Often a good compromise between robustness and flexibity is to describe moveout with two parameters. Unfortunately, selecting these two linked parameters is more problematic than the single parameter approach. One approach is to scan over both parameters at all desired depths, for every CRP, and pick the maximum. In addition to being costly, this approach makes picking a consistent and spatially realistic model very challenging. A potentially better approach is outlined in Harlan (1998). He suggests a dual scanning approach: scan over the first-order term fitting the outer offsets, then scanning over the second-order term to best fit the middle offsets. This approach is more efficient than scanning over the entire model space. The dual scanning approach amounts to linearizing the problem arround the first order term, with all of the associated linearization drawbacks. In additional spatial consistency is also problematic.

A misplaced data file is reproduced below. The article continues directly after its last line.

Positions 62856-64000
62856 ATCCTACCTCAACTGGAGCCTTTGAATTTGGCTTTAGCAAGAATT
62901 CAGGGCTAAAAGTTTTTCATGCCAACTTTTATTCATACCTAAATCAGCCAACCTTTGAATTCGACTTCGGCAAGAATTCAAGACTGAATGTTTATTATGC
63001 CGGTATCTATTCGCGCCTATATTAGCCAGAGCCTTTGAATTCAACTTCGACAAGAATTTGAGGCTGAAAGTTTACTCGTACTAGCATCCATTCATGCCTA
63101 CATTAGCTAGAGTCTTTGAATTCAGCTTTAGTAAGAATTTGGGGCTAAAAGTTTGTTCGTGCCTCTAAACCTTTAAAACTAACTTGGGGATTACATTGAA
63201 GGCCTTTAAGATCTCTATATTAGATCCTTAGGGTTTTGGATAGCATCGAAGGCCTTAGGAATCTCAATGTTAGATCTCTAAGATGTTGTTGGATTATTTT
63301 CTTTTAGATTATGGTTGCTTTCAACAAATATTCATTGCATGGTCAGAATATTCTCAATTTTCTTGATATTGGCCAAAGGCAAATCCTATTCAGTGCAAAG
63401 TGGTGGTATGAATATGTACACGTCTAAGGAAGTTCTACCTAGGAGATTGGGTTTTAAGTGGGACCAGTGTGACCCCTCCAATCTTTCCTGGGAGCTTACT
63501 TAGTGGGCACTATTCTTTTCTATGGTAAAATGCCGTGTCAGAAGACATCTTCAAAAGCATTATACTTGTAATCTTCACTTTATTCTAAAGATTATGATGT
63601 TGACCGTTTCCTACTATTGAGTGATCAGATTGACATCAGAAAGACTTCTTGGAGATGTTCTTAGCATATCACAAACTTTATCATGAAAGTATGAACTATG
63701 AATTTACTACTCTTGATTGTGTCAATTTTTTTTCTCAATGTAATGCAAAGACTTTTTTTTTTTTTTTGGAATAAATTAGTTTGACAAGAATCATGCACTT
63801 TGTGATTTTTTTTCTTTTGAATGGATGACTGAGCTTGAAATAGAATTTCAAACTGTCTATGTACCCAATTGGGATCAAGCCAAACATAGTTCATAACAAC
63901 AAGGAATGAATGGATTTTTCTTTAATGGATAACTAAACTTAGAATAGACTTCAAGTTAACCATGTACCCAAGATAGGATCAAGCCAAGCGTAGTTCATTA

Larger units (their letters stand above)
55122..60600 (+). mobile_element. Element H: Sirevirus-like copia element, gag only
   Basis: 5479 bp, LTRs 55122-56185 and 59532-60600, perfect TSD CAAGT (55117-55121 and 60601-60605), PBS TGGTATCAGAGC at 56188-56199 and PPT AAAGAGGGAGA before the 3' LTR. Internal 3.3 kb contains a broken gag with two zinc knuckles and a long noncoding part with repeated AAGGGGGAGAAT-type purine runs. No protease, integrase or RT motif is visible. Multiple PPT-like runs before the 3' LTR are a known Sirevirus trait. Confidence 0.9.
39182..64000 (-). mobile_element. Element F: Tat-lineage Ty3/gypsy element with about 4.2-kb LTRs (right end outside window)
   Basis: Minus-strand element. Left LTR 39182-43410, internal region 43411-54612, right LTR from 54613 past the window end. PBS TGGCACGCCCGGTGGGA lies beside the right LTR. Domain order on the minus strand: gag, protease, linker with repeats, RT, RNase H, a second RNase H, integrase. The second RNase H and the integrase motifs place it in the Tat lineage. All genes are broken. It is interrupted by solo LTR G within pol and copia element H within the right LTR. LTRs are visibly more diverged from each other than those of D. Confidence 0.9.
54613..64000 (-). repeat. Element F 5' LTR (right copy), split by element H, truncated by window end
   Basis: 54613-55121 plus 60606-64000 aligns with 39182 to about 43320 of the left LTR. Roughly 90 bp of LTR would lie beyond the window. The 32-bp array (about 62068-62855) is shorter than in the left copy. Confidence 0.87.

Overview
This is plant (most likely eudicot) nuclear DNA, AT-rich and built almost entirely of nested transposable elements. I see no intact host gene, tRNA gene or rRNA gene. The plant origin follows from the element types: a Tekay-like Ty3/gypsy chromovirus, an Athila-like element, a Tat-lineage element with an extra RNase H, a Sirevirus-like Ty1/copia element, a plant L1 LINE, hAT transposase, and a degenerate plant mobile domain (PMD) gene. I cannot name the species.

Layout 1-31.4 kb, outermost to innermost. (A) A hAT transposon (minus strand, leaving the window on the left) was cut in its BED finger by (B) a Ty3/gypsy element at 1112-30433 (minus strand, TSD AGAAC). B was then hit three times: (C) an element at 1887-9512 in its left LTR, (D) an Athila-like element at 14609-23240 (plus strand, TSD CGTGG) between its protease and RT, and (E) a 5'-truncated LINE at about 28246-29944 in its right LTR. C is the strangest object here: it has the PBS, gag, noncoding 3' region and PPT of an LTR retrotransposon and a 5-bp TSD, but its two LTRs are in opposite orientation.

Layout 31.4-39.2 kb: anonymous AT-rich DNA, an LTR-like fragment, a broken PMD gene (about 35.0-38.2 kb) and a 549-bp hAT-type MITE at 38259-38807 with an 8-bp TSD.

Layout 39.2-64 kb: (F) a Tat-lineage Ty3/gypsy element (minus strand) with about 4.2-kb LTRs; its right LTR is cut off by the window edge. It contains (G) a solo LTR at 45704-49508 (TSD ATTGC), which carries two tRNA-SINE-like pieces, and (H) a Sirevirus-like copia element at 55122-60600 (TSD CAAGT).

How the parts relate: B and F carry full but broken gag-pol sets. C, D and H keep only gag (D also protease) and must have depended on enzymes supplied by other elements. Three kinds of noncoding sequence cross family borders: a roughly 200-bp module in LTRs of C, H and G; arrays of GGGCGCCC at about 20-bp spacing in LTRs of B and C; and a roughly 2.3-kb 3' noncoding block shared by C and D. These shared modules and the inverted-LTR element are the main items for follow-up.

A general weakness of the scanning approach is that moveout is being determined from semblance amplitude. Flattening offers an interesting alternative to the scanning approach. Flattening inverts for a time shift field (moveout). By incorporating an operator that estimates moveout parameters from time shift field, arbirtrary moveout descriptions can be estimted from dip.